Missing “My Red Homeland”

Anish Kapoor’s installation, My Red Homeland was in Abu Dhabi. I was in New York.

“I didn’t know there was more than one Guggenheim…” I told M 1. “I guess that just shows you how much of a country girl I am.” I tried to laugh it off, but I was really disappointed. After seeing an Instagram post featuring My Red Homeland at the Guggenheim, I fixated on it. It was this giant installation of rich, red oil based wax that looked like a crater in the middle of a pristine white room. But then there was this cube with a flat arm that apparently moved. I imagined it smoothed out the wax over and over again. There was something about the richness of the color and the malleability of the wax that captivated me. I felt it with my eyes through my phone’s screen, knowing if I could touch it (and that I wouldn’t be able to) I would love the sensation. I thought when I watched this mechanized sculpture do its thing, I’d have: A Moment. An Experience. With Art. I’d have something to write about that didn’t involve being a struggling twenty-something.

But I hadn’t read the hashtags. Sandwiched between #TheCreativeAct and #Guggenheim, there it was… #GuggenheimAbuDhabi.  

The budgeting part of my brain stung first. I just spent $25 to go to a museum I don’t even like. I went to the Gug once during college and left disappointed and annoyed, unsure of what I had just seen. The building, I liked. It swirled like soft serve ice cream. M, not having been to the Gug before and being the laid back guy that he is, didn’t mind my mess up. So we went all the way up to the top floor and I tried to forget about the red wax and the moving bar and my embarrassment. There would be something else worth writing about. We found an installation that involved germs growing on white furniture and another one that featured ants in a circuit board looking maze. M thought the latter was cruel. Blinded by expectation and disappointment, I didn’t appreciate either of these exhibits.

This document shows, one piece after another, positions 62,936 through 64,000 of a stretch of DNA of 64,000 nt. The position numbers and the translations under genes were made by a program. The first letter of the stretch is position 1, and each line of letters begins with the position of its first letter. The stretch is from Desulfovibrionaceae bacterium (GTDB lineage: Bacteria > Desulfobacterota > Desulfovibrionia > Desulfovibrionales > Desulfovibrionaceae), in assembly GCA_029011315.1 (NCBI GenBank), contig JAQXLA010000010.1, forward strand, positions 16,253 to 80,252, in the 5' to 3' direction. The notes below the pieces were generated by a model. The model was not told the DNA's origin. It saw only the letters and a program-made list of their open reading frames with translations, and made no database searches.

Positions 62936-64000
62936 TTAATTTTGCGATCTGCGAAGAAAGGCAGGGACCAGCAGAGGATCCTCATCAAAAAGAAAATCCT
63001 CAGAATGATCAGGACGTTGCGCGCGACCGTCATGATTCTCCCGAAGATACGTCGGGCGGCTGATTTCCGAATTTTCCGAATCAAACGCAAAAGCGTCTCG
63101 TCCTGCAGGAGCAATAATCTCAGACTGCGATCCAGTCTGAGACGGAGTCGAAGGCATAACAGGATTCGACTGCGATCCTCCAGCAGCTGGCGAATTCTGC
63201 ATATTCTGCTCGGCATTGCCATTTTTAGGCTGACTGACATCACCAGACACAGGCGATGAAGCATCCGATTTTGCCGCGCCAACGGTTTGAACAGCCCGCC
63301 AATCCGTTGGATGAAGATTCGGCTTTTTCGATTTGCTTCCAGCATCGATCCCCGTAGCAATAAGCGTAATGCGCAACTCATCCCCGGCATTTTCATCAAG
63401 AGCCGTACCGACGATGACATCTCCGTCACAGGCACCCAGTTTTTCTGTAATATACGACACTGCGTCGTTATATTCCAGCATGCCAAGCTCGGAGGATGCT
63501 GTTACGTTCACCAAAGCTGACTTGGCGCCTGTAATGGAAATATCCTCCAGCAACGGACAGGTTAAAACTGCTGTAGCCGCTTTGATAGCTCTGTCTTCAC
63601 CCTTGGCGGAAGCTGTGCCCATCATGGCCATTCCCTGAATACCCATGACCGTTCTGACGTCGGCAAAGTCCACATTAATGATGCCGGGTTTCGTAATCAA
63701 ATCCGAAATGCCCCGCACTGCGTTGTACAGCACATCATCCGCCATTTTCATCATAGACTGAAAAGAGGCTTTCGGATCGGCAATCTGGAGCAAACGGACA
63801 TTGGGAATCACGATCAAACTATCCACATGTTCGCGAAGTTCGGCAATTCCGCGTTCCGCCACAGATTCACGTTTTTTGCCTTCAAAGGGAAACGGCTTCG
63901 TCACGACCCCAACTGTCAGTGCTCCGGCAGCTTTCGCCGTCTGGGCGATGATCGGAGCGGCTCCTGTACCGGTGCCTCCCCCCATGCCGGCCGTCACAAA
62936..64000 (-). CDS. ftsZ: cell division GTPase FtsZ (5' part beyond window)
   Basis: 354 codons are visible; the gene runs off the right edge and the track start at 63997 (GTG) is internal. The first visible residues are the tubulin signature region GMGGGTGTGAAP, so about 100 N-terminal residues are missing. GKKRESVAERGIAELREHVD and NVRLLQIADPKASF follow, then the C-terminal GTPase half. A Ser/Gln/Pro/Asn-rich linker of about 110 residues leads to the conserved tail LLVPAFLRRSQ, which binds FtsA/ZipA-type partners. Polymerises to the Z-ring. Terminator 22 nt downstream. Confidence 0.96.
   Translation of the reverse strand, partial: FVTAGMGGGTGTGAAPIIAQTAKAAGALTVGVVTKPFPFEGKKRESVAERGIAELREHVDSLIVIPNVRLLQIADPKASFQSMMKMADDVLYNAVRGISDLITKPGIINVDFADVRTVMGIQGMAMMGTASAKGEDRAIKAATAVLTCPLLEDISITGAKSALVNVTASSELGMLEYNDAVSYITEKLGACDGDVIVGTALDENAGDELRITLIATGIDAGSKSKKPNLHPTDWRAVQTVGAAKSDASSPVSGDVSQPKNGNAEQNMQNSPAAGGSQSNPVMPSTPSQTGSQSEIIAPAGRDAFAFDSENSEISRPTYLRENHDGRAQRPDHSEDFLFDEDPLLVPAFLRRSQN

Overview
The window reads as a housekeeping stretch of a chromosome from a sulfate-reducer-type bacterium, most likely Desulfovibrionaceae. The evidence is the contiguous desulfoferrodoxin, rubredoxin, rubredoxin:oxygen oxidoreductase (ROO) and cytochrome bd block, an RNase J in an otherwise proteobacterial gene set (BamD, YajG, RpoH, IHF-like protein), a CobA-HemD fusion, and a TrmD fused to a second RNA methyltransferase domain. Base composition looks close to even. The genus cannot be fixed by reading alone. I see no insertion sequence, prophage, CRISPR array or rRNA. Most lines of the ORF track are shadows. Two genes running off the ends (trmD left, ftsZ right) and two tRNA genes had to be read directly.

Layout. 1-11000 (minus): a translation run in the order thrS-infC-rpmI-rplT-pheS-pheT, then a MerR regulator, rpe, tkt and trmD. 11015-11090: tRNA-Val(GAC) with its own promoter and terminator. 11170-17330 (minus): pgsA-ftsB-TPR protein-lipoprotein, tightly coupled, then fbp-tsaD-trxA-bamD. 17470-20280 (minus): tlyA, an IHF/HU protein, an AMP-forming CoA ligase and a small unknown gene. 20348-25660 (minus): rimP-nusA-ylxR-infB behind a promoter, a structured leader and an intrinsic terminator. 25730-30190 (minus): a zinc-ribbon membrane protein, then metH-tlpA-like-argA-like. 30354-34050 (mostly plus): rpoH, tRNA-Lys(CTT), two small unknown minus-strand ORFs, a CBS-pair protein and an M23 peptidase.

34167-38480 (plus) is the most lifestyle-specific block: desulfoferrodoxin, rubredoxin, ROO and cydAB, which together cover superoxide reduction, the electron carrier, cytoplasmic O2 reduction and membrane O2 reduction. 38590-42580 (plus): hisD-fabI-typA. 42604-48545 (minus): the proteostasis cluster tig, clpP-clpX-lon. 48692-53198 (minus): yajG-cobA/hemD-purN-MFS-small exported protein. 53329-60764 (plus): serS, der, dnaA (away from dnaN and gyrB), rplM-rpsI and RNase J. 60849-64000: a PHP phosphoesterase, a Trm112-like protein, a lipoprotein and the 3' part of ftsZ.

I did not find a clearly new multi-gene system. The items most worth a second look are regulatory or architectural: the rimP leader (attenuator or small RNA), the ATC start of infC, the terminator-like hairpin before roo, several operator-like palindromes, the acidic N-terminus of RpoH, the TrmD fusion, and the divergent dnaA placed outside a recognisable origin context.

I stalked about the rippling floors and nearly shouted at a Kandinsky that I hated it. By the third floor, I thought that maybe it wasn’t that it was modern art or New York City or disappointment, that I had a problem with, it was STRAIGHT LINES! I didn’t like straight lines! M tried to cheer me up by making up stories about each painting. He launched into this hokey 1930s radio voice which helped.

I took a photo of him looking over the side of the ramp and onto all of the other museum patrons. This was something familiar, something I could understand or at least understand my limits of understanding.


I was about ready to leave and so was he.

Making our way out, we found Woman Ironing by Picasso during his blue period. This painting was done early in his career, at a not particularly lucrative time either. Struggling to make a living as an artist, he painted everyday people trying to make a living and used blue, greens, and gray to capitalize on this ennui. His friend, Jaime Sabartés wrote, “Picasso believes that art emanates from sadness and pain” , which is evident in this painting. Drawn in by the slant of her shoulders and the definition of her face, I stopped my internal whine-olauge. The depth of the shadow carving into her neck and collarbone made me sigh. What looks like rumpled fabric next to a bowl, I thought resembled a skull and the background looks transparent, erased. The whole thing was haunting. This woman is missing her context; her place and her people. It looks like she is painted from one long line, pulled and angled into a single portrait of exhaustion. “I like this one.” I told M and apologized to Picasso. My complaints with the museum and with myself felt trivial in the presence of this.